YOUTH WITHOUT YOUTH
Running Time 124 minutes
Written and directed by Francis Ford Coppola
Starring Tim Roth
I’d like to tell you about an indigestible attack of acid reflux called Youth Without Youth, but I couldn’t describe this nightmare under threat of a firing squad. Francis Ford Coppola’s first film in 10 years deserves serious attention, but this massive dose of Nembutal only manages to render you too comatose to think. Whatever he did to win five Oscars has been buried six feet under. Now a successful Napa Valley winemaker, he has, I fear, been drinking up his own profits.
You know a movie is doomed when the only star in it is Tim Roth. You know it’s pretentious when the ads print the logo backward and upside down. But I digress. Based on a theological novella by Mircea Eliade, Mr. Coppola’s film, which he also unwisely produced with his own money, and wrote, in a truncated narrative the cinematic equivalent of incomprehensible jabberwocky, relates a lugubrious story I dare you to explain in simple English. In a Romanian storm, a 70-year-old man is hit by lightning on a rainy day in Bucharest. He should have been paralyzed, mute and blind. But wait. When he wakes, burned like charcoal, and spits all of his teeth on the hospital floor, I knew this was not going to be easy. Instead, he grows new dents, his hair darkens, and he gets younger every day, with the functioning genitalia of a 40-year-old. Yikes, the guy is aging backward! Then he falls for a girl who may have lived several centuries earlier, as an Indian philosopher. There’s a problem. She’s getting older! Retreating from the reality of World War II to tape-record their experiences in their hermetically sealed time warp, they ignore the jackboots marching in the streets. By now he’s 88 and looks like a fencing master, while she’s forming dark circles under her eyes and her hair is falling into her hairbrush. The Nazi scientists are aroused. Would you believe lightning strikes twice, before he can complete his research into the origins of human language (huh?). Then … and … well … but surely, you’ve had enough. Not one word of this bilge makes one lick of sense, and it is two hours and six minutes long.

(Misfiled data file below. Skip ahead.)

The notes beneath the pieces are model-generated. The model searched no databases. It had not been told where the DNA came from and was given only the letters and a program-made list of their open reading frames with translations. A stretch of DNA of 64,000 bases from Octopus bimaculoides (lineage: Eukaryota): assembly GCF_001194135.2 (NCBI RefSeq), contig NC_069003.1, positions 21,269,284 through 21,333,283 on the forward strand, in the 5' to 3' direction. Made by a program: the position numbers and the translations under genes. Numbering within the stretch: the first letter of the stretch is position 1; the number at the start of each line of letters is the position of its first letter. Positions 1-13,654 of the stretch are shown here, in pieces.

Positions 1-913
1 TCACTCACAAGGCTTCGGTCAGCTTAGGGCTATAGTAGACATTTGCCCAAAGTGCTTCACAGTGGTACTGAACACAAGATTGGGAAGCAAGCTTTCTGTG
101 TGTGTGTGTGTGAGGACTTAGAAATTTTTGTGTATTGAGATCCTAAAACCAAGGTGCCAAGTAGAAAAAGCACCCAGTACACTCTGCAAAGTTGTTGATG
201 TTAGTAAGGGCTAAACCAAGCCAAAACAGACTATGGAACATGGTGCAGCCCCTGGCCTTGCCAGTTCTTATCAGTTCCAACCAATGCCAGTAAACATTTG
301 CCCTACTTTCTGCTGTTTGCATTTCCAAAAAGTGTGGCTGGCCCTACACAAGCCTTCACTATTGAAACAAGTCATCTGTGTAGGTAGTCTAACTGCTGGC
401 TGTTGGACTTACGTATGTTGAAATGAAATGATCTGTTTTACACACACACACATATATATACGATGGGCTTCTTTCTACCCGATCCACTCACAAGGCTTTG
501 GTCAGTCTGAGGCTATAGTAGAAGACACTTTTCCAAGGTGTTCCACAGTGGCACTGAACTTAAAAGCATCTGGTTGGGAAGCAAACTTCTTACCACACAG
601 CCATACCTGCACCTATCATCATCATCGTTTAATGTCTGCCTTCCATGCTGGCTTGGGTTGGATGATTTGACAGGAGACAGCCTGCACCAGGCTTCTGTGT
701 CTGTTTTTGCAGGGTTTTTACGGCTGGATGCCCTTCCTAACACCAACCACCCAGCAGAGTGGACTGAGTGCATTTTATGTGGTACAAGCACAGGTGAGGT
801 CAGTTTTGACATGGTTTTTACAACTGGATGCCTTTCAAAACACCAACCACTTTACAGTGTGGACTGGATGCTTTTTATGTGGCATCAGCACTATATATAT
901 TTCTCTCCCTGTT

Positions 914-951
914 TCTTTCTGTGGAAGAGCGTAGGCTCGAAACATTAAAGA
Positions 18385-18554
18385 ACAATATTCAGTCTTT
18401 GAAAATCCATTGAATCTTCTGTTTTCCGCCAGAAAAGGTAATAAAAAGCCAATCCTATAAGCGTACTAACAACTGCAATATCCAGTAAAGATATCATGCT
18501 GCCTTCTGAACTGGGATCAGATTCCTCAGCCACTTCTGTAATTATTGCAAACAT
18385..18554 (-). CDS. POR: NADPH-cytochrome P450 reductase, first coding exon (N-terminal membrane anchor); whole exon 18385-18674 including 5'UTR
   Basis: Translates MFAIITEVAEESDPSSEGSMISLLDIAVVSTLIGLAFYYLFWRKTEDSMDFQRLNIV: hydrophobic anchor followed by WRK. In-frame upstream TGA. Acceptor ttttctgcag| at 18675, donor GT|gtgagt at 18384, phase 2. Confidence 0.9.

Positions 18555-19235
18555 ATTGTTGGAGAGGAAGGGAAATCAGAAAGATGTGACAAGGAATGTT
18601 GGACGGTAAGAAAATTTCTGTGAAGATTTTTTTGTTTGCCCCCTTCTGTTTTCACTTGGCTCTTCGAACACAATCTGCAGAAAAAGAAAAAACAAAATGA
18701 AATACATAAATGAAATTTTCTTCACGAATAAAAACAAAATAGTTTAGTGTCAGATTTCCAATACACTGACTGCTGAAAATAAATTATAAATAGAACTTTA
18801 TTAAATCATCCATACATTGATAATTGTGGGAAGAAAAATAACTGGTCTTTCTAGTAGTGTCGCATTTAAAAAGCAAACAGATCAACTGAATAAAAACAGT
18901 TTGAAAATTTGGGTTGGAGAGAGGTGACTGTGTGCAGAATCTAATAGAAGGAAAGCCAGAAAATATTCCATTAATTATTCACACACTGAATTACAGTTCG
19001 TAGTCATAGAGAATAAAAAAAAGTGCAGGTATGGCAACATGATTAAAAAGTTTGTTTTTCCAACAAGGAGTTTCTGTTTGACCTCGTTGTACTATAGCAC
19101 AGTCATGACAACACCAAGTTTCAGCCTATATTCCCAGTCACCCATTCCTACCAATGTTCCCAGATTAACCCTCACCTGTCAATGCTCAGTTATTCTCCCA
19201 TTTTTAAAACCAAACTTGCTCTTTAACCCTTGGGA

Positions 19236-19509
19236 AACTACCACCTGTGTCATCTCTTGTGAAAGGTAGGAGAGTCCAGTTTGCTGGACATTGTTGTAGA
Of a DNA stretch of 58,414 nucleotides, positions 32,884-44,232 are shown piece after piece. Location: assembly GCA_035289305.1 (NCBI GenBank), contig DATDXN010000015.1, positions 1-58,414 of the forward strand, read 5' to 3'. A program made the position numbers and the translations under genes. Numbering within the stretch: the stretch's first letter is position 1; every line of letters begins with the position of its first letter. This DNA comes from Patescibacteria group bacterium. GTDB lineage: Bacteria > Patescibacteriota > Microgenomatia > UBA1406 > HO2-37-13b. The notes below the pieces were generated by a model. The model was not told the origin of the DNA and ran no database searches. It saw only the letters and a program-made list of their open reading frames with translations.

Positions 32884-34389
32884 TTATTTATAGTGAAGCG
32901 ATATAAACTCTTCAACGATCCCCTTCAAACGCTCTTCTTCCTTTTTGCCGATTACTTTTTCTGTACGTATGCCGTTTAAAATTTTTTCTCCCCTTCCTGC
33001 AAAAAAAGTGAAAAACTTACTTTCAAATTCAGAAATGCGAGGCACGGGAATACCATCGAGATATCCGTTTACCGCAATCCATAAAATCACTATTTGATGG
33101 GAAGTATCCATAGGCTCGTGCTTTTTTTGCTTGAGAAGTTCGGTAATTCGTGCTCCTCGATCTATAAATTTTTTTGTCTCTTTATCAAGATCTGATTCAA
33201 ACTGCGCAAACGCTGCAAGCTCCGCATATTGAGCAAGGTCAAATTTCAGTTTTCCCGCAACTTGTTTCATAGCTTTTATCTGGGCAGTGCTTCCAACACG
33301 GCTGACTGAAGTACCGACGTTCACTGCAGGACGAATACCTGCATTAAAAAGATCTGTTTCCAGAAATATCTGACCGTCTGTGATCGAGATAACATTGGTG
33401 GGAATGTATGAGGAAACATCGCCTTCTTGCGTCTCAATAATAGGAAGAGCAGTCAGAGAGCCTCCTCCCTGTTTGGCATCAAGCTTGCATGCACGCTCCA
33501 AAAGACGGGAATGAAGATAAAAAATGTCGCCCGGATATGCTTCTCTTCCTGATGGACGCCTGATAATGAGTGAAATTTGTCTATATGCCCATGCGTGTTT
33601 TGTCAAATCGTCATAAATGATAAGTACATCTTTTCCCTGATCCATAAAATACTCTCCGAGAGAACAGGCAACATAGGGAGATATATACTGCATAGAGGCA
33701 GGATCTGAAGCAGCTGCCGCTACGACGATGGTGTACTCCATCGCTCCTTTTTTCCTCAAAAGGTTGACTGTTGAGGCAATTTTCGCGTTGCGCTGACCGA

The only way to survive Youth Without Youth is dead drunk. The least Mr. Coppola could do is provide free Cabernet Sauvignon from his own vineyards. One bottle going in, another bottle staggering out, available at no cost in the theater lobby. For a bad director, this could even be a smart business move. The audience will still find Youth Without Youth excruciating, but it’s easier to get through it if you’re feeling no pain.